The inevitable happened just when George W. Bush captured the presidency in 2000, and when Republican majorities reigned in both houses of Congress. Bush’s “compassionate conservatism” translated into compassionate tax giveaways to the plutocrats, along with new deregulating of corporate accounting.

Cynics on Wall Street called it the new age of Harvey Pitt. Pitt was appointed to be chairman of the Securities Exchange Commission precisely because he had been legal counsel to the Big Four accounting firms. Pitt’s first speech proclaimed the new day of a “kinder SEC.” Lawyers, accountants and CEO’s caught Pitt’s innuendo: Reach for that dubious tax-avoidance loophole, and the IRS will not mind. Conceal losses and exaggerate profits by various off-balance-sheet devices that violate strict accounting rules legislated in the years before Bush.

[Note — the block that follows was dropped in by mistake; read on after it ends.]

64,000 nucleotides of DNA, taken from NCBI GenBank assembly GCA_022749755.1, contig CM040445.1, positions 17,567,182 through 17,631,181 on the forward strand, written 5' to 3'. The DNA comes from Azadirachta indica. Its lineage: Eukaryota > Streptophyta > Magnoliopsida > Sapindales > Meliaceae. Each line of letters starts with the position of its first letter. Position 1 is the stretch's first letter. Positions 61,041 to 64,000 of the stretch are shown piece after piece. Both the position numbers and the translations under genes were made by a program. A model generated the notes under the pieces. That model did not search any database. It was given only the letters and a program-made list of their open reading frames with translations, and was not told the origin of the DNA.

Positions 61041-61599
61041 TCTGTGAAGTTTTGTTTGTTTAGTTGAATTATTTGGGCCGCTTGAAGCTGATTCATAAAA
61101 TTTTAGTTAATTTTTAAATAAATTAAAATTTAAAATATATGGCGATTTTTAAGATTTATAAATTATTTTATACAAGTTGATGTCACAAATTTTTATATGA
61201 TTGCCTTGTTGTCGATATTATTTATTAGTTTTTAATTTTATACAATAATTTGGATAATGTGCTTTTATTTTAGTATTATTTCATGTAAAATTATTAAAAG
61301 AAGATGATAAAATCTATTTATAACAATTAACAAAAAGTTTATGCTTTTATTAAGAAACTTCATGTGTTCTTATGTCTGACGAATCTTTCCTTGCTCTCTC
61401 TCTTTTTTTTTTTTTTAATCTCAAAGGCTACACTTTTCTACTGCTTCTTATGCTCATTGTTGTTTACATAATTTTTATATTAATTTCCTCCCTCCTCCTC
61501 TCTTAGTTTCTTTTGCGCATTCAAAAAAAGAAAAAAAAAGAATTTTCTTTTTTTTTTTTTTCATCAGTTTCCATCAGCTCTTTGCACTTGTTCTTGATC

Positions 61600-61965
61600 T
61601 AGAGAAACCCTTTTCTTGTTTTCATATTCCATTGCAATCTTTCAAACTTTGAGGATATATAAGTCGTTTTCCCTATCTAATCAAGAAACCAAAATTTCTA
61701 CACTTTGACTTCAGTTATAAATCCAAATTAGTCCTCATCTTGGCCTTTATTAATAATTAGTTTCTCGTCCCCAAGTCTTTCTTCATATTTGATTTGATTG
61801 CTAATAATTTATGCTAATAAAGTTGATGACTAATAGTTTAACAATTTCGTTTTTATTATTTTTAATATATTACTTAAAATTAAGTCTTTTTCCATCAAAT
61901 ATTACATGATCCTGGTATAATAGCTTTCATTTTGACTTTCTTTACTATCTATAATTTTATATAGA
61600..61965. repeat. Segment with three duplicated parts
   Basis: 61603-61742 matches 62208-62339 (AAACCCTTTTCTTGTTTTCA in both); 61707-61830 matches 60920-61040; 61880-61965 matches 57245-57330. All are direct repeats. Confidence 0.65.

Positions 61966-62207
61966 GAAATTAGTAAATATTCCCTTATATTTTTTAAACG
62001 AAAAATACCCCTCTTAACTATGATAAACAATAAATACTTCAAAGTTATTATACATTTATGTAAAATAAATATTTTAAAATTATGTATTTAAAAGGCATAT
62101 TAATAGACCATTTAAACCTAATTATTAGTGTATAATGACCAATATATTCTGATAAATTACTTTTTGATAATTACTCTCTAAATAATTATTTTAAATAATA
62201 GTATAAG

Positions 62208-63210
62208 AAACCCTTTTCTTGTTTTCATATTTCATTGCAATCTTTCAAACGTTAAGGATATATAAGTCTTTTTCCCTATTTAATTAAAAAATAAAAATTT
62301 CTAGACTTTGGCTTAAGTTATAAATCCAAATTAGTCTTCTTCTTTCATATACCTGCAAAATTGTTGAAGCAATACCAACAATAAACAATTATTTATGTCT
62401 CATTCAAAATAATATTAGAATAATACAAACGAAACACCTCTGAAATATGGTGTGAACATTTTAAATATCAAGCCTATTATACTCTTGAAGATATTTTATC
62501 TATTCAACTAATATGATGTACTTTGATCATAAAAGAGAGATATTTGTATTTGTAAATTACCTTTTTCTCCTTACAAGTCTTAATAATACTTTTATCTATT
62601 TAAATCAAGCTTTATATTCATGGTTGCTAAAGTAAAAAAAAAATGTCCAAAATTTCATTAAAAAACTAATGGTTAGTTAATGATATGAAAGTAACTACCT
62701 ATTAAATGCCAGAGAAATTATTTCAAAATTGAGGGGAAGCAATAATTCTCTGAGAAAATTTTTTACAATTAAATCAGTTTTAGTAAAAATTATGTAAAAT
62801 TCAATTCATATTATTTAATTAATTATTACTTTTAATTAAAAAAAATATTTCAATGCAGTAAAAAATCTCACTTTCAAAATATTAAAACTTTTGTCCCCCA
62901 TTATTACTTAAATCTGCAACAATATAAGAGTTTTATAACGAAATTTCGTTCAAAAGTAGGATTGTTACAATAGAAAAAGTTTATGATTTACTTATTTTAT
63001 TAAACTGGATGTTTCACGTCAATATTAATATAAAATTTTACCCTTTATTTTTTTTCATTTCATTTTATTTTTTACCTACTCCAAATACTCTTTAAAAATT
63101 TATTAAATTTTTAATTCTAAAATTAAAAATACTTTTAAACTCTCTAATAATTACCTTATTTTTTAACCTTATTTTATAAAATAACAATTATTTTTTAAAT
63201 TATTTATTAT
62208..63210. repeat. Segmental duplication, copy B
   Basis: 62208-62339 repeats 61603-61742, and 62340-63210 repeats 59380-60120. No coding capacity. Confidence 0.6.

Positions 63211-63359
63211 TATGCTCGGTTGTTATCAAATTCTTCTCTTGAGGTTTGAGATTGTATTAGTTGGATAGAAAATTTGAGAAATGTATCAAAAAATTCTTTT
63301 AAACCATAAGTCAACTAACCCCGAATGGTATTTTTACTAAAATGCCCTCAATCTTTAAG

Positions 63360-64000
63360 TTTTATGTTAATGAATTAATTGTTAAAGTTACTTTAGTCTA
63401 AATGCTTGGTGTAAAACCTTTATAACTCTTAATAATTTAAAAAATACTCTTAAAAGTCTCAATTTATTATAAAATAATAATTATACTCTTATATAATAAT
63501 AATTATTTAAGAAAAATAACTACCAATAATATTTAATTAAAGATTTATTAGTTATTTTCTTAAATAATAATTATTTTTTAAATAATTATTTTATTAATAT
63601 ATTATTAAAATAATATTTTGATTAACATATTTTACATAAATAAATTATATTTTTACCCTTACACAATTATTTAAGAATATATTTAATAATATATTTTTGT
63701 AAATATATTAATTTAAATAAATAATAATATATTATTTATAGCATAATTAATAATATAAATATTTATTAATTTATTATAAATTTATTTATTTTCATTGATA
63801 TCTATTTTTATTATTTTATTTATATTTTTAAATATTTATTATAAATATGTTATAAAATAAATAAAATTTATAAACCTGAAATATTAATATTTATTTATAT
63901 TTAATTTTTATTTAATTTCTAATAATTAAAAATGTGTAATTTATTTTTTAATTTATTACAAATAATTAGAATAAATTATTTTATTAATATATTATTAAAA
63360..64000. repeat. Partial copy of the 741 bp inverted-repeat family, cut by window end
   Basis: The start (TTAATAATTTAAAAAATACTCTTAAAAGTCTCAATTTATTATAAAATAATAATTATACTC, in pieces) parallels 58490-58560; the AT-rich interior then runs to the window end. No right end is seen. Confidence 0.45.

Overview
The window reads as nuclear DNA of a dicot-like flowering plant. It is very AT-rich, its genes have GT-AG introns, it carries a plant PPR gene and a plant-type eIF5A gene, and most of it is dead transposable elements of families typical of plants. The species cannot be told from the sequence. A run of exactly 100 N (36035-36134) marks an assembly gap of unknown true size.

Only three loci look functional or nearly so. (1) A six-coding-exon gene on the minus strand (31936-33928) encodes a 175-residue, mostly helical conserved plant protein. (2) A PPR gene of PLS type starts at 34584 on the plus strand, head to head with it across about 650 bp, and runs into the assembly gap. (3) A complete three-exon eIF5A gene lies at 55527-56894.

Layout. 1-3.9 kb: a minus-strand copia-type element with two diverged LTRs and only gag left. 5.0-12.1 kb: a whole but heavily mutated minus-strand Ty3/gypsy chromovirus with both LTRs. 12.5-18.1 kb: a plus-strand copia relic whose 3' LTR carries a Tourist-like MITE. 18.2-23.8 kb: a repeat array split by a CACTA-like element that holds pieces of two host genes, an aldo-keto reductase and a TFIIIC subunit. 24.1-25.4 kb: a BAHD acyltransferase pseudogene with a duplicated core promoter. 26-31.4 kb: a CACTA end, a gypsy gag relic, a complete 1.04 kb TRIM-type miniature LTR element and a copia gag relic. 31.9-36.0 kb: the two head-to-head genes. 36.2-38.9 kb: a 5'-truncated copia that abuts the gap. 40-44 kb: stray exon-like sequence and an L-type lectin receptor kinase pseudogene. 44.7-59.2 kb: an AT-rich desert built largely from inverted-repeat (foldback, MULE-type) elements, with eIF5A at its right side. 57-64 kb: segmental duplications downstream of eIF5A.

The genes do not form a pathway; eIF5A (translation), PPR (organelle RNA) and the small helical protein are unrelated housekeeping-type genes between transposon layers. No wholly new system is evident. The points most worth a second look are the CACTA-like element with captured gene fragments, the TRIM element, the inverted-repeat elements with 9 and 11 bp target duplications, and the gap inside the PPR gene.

Why rehash this somewhat old hat history?

For one good reason: Today’s global bankruptcies and macroeconomic quagmires trace directly to the financial engineering shenanigans that the Bush era officialdom both countenanced and encouraged. The Bush-Rove version of plutocratic democracy accomplished the singular alchemy of converting a usual plain-vanilla boom-and-bust in housing into an old-fashioned, hard-to-manage, worldwide financial panic.

This time America was the Eve in Eden who tempted Swiss, German and British bankers into eating the evil apple of non-transparency and unconscious gross over-leveraging. Did Ayn Rand or libertarian Milton Friedman ever anticipate that Adam Smith’s marketplace Eden would come to the present disorder? Where were Bank of England Governor Mervyn King and the heads of the European Central Bank and the Bank of Japan while the disasters were unfolding? Just like the usual mediocre CEOs, world leaders never focused on the dangerous winds that were beginning to blow.